Conference Begins with Recap of Situation - According to Chambers, “The computer does a mass dialing to connect to those command centers that are always included” in an NMCC conference call, but Harrison also had to manually call the civilian agencies that were going to be included in the conference, such as the FAA, the FBI, and the Federal Emergency Management Agency (FEMA). [US Department of Defense, 9/2001] The conference then begins at 9:29 a.m. with a brief recap: Two aircraft have hit the WTC, there is a confirmed hijacking of Flight 11, and fighter jets have been scrambled from Otis Air National Guard Base in Massachusetts (see 8:46 a.m. September 11, 2001). The FAA is asked to provide an update, but its line is silent as the agency has not yet been added to the call (see (9:29 a.m.-12:00 p.m.) September 11, 2001). A minute later, Leidig states that it has just been confirmed that Flight 11 is still airborne and is heading toward Washington, DC. (This incorrect information apparently arose minutes earlier during a conference call between FAA centers (see 9:21 a.m. September 11, 2001).) [9/11 Commission, 7/24/2004, pp. 37] NMCC conference calls are moderated by the DDO. [9/11 Commission, 7/21/2003 pdf file] Leidig will tell the 9/11 Commission that they are conducted over “a special phone circuit, and it’s classified to be able to pass information, relay information between very senior leadership all the way over to the White House.” [9/11 Commission, 6/17/2004]
NMCC Struggled to Convene Conference - Some officers currently on duty in the NMCC will later complain about circumstances that delayed the establishing of the significant event conference. Chambers will recall that the conference took “much longer than expected to bring up.” [US Department of Defense, 9/2001] Gardner will tell the 9/11 Commission that the NMCC had been “struggling to build the conference,” which “didn’t get off as quickly as hoped.” [9/11 Commission, 5/5/2004] He will describe his “frustration that it wasn’t brought up more quickly.” [9/11 Commission, 5/12/2004]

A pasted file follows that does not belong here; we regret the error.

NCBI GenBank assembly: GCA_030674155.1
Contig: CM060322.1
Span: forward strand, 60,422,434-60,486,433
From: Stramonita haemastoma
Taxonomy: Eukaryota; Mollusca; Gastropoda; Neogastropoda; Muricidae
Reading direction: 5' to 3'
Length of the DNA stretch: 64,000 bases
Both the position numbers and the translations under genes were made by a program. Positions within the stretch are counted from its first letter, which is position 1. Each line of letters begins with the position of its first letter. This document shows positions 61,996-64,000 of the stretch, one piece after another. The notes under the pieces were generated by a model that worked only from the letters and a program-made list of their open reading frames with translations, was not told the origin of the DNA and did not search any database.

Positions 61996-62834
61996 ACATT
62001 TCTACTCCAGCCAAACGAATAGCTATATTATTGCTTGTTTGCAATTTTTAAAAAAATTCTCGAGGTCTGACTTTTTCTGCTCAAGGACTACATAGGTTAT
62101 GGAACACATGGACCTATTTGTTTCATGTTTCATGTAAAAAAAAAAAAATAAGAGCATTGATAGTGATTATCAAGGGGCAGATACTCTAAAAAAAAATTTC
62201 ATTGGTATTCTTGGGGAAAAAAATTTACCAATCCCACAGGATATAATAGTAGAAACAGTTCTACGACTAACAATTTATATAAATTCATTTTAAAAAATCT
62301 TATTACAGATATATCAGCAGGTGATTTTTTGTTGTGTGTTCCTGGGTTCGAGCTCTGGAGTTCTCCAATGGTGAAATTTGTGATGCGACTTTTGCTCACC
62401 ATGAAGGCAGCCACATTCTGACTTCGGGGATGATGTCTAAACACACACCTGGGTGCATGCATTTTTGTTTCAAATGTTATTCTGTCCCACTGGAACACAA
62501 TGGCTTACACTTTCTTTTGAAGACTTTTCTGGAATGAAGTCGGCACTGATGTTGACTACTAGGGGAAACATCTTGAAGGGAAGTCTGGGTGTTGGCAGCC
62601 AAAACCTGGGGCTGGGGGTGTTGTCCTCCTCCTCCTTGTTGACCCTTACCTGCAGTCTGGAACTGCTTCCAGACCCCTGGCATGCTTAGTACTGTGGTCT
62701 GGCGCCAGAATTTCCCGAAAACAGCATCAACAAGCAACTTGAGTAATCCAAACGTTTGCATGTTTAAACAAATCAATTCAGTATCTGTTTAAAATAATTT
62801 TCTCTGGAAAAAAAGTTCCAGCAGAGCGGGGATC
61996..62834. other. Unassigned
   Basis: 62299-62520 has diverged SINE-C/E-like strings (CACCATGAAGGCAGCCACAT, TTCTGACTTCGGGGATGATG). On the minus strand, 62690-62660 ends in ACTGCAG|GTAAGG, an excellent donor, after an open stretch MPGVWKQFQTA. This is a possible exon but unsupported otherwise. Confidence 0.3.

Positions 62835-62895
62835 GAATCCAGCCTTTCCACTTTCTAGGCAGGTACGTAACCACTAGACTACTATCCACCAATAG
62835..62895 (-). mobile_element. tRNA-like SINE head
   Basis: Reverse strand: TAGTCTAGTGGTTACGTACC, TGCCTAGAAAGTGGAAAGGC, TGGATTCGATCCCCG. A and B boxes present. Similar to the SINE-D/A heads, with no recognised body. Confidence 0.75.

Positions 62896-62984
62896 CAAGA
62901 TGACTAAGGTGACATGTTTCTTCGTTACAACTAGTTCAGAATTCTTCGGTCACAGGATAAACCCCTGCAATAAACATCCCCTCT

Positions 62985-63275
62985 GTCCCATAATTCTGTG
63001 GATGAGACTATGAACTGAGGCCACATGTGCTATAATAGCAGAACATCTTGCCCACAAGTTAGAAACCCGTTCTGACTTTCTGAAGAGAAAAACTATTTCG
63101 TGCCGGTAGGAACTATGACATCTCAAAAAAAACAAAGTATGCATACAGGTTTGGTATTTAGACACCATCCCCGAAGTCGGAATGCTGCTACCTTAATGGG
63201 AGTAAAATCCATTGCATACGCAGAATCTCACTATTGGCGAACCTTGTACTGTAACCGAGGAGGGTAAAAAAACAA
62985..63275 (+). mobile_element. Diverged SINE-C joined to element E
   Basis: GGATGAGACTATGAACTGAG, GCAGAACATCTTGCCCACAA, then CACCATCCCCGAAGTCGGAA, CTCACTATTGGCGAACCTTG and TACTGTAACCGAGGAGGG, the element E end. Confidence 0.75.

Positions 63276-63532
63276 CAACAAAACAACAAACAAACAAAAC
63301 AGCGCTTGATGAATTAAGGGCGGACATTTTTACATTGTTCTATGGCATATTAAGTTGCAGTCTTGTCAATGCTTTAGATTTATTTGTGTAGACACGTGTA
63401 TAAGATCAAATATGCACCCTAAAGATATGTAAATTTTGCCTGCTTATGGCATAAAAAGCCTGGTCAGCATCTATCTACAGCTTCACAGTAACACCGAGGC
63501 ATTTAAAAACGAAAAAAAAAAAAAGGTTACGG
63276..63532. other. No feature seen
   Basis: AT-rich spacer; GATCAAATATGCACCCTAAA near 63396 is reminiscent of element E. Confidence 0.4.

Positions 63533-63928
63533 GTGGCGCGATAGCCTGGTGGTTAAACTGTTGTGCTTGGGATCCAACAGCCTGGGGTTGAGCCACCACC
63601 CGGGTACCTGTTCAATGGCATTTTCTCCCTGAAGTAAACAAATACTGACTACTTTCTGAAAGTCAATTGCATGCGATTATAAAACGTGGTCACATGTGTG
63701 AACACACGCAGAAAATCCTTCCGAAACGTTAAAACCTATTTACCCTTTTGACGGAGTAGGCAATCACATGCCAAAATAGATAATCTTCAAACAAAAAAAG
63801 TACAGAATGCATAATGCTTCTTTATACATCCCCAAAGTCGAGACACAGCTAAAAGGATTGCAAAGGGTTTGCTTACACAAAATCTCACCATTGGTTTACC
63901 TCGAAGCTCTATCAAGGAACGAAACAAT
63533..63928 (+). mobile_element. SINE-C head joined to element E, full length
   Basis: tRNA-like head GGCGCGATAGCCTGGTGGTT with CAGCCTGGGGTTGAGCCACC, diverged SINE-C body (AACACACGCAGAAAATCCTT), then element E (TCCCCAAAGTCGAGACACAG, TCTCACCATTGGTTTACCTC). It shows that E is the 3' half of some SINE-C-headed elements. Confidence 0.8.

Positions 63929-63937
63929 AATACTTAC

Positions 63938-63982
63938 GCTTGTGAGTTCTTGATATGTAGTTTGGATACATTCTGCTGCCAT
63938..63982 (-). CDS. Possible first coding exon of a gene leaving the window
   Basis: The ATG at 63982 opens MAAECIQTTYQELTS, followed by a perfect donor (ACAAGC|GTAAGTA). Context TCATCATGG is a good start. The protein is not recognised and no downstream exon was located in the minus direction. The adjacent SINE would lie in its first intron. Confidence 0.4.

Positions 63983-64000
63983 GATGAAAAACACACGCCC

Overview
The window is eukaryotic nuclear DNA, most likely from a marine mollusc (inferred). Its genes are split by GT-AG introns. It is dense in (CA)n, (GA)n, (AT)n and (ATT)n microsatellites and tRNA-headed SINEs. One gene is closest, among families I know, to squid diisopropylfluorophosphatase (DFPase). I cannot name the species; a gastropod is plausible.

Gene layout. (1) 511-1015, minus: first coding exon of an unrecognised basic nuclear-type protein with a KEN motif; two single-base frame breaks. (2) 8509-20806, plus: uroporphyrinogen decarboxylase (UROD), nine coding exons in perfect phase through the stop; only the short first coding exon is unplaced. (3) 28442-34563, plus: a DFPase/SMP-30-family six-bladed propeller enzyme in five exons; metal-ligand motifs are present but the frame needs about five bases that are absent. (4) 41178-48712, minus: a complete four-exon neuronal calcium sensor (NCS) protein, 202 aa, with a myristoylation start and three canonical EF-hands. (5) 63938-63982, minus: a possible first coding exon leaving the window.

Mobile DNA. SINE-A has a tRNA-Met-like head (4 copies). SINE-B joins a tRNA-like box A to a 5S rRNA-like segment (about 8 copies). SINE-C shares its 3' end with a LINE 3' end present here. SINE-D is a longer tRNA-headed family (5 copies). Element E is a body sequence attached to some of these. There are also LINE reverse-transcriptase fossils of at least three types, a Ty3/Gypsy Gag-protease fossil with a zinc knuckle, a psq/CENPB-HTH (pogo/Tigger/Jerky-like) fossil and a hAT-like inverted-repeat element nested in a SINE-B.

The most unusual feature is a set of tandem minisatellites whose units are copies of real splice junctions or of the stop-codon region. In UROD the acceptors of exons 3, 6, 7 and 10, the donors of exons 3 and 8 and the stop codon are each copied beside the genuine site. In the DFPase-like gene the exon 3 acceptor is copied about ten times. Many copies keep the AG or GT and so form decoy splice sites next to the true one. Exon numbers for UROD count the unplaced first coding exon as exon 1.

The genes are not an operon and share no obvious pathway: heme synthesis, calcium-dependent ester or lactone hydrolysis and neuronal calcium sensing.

Other Conference and Connection Problems Delayed Call - Preparations for the conference were disrupted as a result of the CIA convening a National Operations and Intelligence Watch Officer Network (NOIWON) conference call between government agencies in the Washington area, reportedly at sometime between 9:16 a.m. and 9:25 a.m. (see (Between 9:16 a.m. and 9:25 a.m.) September 11, 2001). According to a 9/11 Commission memorandum, the NMCC had “abandoned its attempt to convene a [significant event conference] so its watch officers could participate in the NOIWON conference.” [Federal Aviation Administration, 9/11/2001; Federal Aviation Administration, 9/11/2001; 9/11 Commission, 7/21/2003 pdf file] Another factor that slowed attempts to convene the significant event conference was a problem with connecting some agencies to it. According to Chambers, “A couple of the civil agencies couldn’t be reached and others kept dropping off moments after connecting.” He will recall, “We finally decided to proceed without those agencies that were having phone problems.” [US Department of Defense, 9/2001] Leidig had announced that the NMCC would have to start without those agencies and add them to the conference later on. [9/11 Commission, 5/12/2004]
Call Ends after Five Minutes - The significant event conference ends after only a few minutes, following a recommendation by NORAD that it be reconvened as an “air threat conference.” It is brought to an end at around 9:34 a.m., and will resume as an air threat conference at 9:37 a.m. (see 9:37 a.m.-9:39 a.m. September 11, 2001). [9/11 Commission, 4/29/2004 pdf file; 9/11 Commission, 7/24/2004, pp. 37]

Entity Tags: Charles Leidig, Federal Aviation Administration, Val Harrison, Patrick Gardner, Charles Chambers, North American Aerospace Defense Command, National Military Command Center

Timeline Tags: Complete 911 Timeline, 9/11 Timeline